Pharmacy In Your Pocket start-up BusyMed calls for digital transformation in Africa

Africa’s pharmaceutical industry must accelerate its digital transformation efforts if it is to take full advantage of an increasingly tech-savvy customer base and growing demand for traditional and novel medicines in communities across the continent.

That’s according to Mphati Jezile, chief executive of e-health tech start-up, BusyMed, which raised just under R9m in investment last year through the R500m LionPride Agility fund. rands for developing the technology and expanding its service nationwide.

Describing itself as a ‘pharmacy in your pocket’, BusyMed partners with key leaders in the medical and healthcare industry to provide quality, affordable healthcare no matter where someone lives , this thanks to their application launched last year, which can be downloaded for free from the Playstore or the Apple Store for free.

The e-health startup is expected to host 250 established pharmacies based in all 9 provinces including major cities, metropolitan areas, suburbs and townships on their platform. It is also currently processing between 50 and 60 unique deliveries per day, with forecasts expected to reach between 200 and 300 orders per day due to the integration of 250 additional pharmacies.

“Our app is designed for the consumer, giving them access to a reliable pharmacy network and online consultations with a pharmacist via the in-app chat function, they can also buy other products at the pharmacy and make payments directly on the app,” says Jezile.

Since launch, the app has also recorded over 4,000 unique transactions, with every user benefiting from the convenience and simplicity provided, and with winter underway, Jezile says the startup expects to see more. people adopting the app, as well as an increase in order volumes.

“With this technology, they could enjoy the ‘full pharmacy experience’ without having to leave their couch or disrupt their busy schedules,” confirms Jezile.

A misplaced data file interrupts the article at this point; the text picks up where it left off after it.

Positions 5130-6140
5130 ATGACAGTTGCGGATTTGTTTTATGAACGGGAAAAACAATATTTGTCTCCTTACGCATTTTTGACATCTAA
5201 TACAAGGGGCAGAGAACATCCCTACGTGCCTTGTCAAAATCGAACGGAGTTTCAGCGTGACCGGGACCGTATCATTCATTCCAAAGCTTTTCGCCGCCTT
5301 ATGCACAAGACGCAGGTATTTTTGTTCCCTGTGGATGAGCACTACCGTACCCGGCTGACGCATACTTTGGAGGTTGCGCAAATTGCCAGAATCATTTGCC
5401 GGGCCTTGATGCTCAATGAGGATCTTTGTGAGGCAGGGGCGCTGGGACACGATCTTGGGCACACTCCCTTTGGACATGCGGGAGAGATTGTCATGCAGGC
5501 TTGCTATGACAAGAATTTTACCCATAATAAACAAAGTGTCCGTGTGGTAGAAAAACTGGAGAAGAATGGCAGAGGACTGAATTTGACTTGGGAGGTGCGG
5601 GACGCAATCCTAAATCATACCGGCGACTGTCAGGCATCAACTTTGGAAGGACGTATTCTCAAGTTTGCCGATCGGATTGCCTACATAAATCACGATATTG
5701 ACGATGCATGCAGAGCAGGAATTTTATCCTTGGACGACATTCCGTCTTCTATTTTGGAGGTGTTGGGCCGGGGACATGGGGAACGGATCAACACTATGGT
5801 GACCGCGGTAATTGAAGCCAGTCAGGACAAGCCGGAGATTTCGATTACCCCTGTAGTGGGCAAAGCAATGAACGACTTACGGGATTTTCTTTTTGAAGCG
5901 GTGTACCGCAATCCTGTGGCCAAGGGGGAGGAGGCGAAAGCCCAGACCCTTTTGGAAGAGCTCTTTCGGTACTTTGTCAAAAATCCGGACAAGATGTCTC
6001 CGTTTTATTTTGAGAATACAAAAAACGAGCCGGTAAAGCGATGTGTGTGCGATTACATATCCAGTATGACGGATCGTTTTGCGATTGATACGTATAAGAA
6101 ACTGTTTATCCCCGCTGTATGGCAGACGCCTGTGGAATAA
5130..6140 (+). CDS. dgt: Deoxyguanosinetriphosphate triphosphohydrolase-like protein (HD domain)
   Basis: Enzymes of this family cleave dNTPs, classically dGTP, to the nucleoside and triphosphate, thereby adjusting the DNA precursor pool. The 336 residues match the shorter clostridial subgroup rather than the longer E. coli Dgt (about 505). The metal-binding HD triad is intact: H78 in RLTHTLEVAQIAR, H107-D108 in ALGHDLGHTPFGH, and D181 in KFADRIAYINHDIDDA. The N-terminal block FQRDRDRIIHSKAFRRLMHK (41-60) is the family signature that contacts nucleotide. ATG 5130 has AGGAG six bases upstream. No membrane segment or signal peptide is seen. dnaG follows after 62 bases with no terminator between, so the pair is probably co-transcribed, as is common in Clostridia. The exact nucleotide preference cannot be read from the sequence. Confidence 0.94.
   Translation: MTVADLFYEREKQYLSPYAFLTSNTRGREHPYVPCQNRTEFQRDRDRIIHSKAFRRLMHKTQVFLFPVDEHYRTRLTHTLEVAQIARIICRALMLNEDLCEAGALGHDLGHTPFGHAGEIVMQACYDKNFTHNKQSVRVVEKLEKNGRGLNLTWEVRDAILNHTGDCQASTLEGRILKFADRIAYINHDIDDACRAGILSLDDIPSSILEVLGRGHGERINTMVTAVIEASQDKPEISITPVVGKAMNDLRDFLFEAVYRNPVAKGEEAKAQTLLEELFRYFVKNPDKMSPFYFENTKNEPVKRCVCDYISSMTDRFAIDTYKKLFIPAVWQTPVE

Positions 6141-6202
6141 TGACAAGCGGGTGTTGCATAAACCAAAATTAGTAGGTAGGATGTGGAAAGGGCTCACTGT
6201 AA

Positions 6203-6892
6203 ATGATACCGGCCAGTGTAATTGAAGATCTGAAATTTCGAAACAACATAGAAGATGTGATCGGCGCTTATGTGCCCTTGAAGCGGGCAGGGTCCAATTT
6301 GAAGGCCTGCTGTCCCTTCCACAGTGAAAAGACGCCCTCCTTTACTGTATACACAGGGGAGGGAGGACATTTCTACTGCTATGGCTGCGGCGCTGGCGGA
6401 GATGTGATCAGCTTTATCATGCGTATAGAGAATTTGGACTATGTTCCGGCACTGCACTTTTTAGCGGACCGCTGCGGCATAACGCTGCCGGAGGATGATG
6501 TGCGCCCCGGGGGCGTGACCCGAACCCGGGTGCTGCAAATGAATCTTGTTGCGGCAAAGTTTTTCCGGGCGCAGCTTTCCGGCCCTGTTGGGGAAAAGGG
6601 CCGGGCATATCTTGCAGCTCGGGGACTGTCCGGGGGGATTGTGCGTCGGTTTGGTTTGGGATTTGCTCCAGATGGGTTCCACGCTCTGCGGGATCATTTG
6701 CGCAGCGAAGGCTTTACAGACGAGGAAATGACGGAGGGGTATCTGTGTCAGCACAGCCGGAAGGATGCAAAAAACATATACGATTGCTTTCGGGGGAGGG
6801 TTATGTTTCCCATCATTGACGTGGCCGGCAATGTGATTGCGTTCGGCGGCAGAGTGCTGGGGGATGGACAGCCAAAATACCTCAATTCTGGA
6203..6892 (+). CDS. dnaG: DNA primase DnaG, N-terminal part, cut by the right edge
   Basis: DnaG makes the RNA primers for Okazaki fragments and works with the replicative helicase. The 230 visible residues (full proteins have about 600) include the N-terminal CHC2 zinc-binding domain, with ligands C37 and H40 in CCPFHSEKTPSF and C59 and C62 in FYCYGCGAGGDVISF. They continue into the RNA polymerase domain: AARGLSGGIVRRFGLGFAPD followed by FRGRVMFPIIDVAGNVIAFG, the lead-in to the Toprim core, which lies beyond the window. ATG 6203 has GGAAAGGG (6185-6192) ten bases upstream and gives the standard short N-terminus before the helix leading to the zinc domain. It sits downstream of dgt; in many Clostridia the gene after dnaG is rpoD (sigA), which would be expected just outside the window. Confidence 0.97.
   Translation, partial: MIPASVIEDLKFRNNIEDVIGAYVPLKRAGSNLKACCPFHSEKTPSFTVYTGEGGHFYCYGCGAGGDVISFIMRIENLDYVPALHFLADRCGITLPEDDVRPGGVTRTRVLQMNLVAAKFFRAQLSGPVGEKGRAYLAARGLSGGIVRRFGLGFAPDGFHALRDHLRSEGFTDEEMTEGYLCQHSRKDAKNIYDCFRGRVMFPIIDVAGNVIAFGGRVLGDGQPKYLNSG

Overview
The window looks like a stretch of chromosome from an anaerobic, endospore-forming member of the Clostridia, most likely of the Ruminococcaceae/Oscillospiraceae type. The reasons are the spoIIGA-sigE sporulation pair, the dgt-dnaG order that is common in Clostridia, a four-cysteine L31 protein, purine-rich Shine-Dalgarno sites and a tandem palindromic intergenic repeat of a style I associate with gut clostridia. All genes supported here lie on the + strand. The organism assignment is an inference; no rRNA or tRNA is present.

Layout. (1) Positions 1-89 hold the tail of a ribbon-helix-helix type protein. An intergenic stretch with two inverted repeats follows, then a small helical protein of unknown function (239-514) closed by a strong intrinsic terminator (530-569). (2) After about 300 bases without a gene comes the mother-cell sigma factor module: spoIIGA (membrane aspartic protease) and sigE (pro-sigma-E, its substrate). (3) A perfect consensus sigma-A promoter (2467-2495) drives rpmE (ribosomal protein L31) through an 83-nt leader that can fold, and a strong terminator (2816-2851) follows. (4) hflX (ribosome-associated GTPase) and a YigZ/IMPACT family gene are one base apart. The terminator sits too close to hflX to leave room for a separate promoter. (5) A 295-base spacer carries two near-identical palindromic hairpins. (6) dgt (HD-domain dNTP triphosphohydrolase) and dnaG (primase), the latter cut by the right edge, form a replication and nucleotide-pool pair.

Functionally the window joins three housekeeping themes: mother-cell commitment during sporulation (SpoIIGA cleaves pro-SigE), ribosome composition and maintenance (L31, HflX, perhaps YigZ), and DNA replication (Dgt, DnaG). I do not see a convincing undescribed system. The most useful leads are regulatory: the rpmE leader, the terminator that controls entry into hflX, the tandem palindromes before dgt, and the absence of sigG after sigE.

He adds that it makes a huge difference in the lives of people who may be on chronic medication for various conditions such as those who are disabled and find it uncomfortable and difficult to travel, even people who live in remote areas where transportation is hard to find or incur higher travel costs to visit their local pharmacies.

The local pharmaceutical industry has remained largely product-centric in its approach, but with the constant and rapid changes in global pharmaceutical markets leading to challenges such as cost pressures and declining profit margin, taking digital transformation out of the experimental phase industry will benefit the industry as a whole.

“A digital impact blurs business boundaries and shifts power from companies to customers and suppliers,” says Jezile, “Increased collaborations and new business models are the goals of current digitization initiatives in the pharmaceutical industry”, unpacks Jezile.

Looking forward

In terms of “new digital business,” Jezile explains that long-term sustainable pharmaceutical business models have been shown to require patient-centric collaboration and services.

To compensate for the lack of digital capabilities, he says healthcare players and ICT companies should consider forming partnerships to improve patient outcomes.

“No matter how you slice it, pharmacists play an important role in communities because the products they provide are essential to people’s well-being. The African pharmaceutical industry must adopt ways that will better serve these communities,” confirms Jezile

Dubbed Pharma 4.0, the pharmaceutical industry’s digital advancements are playing a central role in Africa’s healthcare revolution, with industry research revealing that more than two-thirds of patients are using the internet to help them manage their health. , however private. the time of collaboration towards digital transformation in the industry. “Industry research shows that more than two-thirds of patients use the internet to find information to help them manage their health, becoming more comfortable using digital networks and services, even in sensitive situations. .

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